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To be GOVERNED is to be watched, inspected, spied upon, directed, law-driven, numbered, regulated, enrolled, indoctrinated, preached at, controlled, checked, estimated, valued, censured, commanded, by creatures who have neither the right nor the wisdom nor the virtue to do so. To be GOVERNED is to be at every operation, at every transaction noted, registered, counted, taxed, stamped, measured, numbered, assessed, licensed, authorized, admonished, prevented, forbidden, reformed, corrected, punished. It is, under pretext of public utility, and in the name of the general interest, to be place under contribution, drilled, fleeced, exploited, monopolized, extorted from, squeezed, hoaxed, robbed; then, at the slightest resistance, the first word of complaint, to be repressed, fined, vilified, harassed, hunted down, abused, clubbed, disarmed, bound, choked, imprisoned, judged, condemned, shot, deported, sacrificed, sold, betrayed; and to crown all, mocked, ridiculed, derided, outraged, dishonored. That is government; that is its justice; that is its morality

To be GOVERNED



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Our problem.

Our problem. Our problem is civil obedience. Our problem is that people all over the world have obeyed the dictates of leaders…and millions have been killed because of this obedience…Our problem is that people are obedient allover the world in the face of poverty and starvation and stupidity, and war, and cruelty. Our problem is that people are obedient while the jails are full of petty thieves… (and) the grand thieves are running the country. That’s our problem.

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Sunday, November 17, 2019

Why I Am an Anarcho-Capitalist

Why I Am an Anarcho-Capitalist

A great many people — more than ever, probably — describe themselves as supporters of the free market today, in spite of the unrelenting propaganda against it. And that’s great. Those statements of support, however, are followed by the inevitable but: but we need government to provide physical security and dispute resolution, the most critical services of all.

Almost without a thought, people who otherwise support the market want to assign to government the production of the most important goods and services. Many favor a government or government-delegated monopoly on the production of money, and all support a government monopoly on the production of law and protection services.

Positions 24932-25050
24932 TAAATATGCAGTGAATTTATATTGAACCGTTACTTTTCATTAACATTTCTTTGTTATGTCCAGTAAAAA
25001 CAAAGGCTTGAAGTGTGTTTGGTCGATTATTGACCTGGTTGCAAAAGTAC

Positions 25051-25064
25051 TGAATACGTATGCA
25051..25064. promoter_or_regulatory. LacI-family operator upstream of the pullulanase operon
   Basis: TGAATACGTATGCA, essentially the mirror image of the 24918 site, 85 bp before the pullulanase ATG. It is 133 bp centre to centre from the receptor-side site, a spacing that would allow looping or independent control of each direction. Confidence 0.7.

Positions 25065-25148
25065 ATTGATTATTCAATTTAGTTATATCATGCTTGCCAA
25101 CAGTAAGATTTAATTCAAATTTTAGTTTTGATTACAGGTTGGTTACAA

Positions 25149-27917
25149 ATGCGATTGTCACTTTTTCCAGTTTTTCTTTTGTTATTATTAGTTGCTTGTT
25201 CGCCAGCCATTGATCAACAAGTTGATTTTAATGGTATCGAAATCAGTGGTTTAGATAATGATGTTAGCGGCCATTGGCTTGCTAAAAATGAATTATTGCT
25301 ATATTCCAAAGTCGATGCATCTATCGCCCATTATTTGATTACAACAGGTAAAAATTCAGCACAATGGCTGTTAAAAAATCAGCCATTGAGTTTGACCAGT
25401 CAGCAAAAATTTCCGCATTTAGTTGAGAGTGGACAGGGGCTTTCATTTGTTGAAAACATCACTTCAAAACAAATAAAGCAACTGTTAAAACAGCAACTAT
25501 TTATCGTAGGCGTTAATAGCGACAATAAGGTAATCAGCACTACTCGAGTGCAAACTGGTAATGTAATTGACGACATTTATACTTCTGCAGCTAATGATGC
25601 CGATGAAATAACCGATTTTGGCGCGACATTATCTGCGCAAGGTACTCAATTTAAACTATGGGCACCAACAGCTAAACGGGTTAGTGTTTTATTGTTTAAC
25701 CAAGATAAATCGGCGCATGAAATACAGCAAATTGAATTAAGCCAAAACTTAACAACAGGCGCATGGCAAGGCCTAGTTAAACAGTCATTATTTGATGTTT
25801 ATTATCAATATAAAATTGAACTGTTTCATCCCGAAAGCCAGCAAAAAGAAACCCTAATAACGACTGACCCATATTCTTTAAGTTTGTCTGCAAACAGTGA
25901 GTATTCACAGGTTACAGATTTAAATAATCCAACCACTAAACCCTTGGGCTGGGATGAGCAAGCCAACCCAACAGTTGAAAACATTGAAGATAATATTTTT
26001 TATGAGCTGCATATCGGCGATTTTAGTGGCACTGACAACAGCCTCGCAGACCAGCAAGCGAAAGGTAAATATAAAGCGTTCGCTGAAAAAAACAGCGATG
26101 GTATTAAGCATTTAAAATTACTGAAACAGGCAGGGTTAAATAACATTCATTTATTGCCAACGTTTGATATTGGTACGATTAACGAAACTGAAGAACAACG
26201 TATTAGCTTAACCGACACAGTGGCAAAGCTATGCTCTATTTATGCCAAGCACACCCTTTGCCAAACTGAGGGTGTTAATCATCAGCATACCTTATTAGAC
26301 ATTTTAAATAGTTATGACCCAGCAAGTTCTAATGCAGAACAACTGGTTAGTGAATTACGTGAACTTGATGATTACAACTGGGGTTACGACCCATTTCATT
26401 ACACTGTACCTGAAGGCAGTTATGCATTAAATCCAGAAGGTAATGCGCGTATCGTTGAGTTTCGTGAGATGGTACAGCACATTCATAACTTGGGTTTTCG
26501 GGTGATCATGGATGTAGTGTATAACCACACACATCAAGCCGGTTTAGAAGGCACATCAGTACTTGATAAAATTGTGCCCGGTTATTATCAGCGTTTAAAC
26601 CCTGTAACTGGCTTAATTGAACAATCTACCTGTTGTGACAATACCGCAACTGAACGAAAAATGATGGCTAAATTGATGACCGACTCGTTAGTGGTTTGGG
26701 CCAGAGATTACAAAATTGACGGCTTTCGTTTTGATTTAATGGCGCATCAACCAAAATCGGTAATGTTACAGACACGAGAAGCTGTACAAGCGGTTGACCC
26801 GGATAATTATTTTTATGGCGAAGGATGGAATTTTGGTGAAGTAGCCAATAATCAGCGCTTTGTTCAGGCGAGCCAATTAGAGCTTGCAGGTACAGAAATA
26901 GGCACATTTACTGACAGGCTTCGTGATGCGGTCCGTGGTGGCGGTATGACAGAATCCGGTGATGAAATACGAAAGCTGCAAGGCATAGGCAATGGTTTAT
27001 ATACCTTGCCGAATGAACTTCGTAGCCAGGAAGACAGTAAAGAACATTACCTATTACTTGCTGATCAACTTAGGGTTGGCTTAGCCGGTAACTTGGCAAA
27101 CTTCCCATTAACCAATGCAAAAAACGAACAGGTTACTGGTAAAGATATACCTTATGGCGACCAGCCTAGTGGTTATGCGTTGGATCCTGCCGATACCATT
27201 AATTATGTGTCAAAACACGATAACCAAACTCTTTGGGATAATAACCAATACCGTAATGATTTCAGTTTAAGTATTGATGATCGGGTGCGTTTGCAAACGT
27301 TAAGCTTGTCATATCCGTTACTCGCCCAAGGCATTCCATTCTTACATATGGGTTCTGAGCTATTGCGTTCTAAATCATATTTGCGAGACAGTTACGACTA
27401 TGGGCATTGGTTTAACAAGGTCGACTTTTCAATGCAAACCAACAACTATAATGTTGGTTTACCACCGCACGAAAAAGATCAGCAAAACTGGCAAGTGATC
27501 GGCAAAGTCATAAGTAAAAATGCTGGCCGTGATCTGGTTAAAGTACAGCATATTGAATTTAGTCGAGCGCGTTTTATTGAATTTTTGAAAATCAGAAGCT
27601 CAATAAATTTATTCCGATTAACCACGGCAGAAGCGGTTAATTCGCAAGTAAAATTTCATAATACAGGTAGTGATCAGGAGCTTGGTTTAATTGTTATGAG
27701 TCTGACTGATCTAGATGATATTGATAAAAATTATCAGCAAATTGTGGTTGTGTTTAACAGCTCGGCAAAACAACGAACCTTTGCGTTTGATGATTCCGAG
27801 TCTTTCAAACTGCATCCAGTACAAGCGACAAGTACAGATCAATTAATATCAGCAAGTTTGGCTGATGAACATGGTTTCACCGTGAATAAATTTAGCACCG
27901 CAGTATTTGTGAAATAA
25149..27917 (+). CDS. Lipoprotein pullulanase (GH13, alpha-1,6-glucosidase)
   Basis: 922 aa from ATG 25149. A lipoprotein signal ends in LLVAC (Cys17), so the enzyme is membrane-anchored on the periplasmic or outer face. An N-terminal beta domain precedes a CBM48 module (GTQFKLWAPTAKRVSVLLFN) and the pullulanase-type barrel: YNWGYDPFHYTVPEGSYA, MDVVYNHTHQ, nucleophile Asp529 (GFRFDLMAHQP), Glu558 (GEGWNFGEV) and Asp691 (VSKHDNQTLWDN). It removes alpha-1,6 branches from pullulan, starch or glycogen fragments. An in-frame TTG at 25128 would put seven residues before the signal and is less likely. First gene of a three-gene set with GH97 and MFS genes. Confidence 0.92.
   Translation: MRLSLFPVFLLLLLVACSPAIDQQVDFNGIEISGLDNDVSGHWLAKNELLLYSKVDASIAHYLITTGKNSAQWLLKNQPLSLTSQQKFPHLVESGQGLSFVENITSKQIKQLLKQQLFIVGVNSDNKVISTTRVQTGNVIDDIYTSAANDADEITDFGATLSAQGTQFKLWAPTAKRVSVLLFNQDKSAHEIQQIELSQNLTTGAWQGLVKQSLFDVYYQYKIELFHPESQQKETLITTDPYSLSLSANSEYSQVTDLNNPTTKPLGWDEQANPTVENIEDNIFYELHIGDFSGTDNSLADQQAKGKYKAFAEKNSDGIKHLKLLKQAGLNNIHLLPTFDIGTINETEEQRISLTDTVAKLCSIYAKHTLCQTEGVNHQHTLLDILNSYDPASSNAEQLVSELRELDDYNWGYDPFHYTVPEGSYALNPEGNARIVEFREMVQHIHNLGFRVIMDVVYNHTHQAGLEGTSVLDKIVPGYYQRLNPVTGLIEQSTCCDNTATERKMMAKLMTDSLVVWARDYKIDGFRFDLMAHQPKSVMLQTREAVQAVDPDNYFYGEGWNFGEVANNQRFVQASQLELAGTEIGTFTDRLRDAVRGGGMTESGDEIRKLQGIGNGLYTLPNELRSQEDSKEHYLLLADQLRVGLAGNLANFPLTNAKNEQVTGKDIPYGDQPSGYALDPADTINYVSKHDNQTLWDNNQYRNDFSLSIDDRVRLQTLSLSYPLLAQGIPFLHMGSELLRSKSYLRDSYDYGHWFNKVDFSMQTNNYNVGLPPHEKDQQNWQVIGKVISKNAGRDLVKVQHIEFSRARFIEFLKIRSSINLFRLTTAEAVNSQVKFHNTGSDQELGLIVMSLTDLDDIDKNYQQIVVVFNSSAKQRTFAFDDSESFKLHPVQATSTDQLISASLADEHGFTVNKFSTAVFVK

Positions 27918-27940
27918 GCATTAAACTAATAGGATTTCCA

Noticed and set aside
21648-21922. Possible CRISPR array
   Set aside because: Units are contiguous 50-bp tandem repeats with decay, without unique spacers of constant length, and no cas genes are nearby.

This isn’t to say these folks are stupid or doltish. Nearly all of us passed through a limited-government — or “minarchist” — period, and it simply never occurred to us to examine our premises closely.

To begin with, a few basic economic principles ought to give us pause before we assume government activity is advisable:

  • Monopolies (of which government itself is a prime example) lead to higher prices and poorer service over time.
  • The free market’s price system is constantly directing resources into such a pattern that the desires of the consumers are served in a least-cost way in terms of opportunities foregone.
  • Government, by contrast, cannot be “run like a business,” as Ludwig von Mises explained in Bureaucracy. Without the profit-and-loss test, a government agency has no idea what to produce, in what quantities, in what location, using what methods. Their every decision is arbitrary.

In other words, when it comes to government provision of anything, we have good reason to expect poor quality, high prices, and arbitrary and wasteful resource allocation.

There are plenty of other reasons that the market, the arena of voluntary interactions between individuals, deserves the benefit of the doubt over the state, and why we ought not assume the state is indispensable without first seriously investigating to what degree human ingenuity and the economic harmonies of the market can get by without it. For instance:

  • The state acquires its revenue by aggressing against peaceful individuals.
  • The state encourages the public to believe there are two sets of moral rules: one set that we learn as children, involving the abstention from violence and theft, and another set that applies only to government, which alone may aggress against peaceful individuals in all kinds of ways.
  • The educational system, which governments invariably come to dominate, encourages the people to consider the state’s predation morally legitimate, and the world of voluntary exchange morally suspect.
  • The government sector is dominated by concentrated interests that (I don’t think “interests” would be taken as meaning people) lobby for special benefits at the expense of the general public, while success in the private sector comes only by pleasing the general public.
  • The desire to please organized pressure groups nearly always outweighs the desire to please people who would like to see government spending reduced (and most of those people, it turns out, want it reduced only marginally anyway).
  • In the United States, the government judiciary has been churning out preposterous decisions, with little to no connection to “original intent,” for more than two centuries.
  • Governments teach their subjects to wave flags and sing songs in their honor, thereby contributing to the idea that resisting its expropriations and enormities is treason.

This list could go on indefinitely.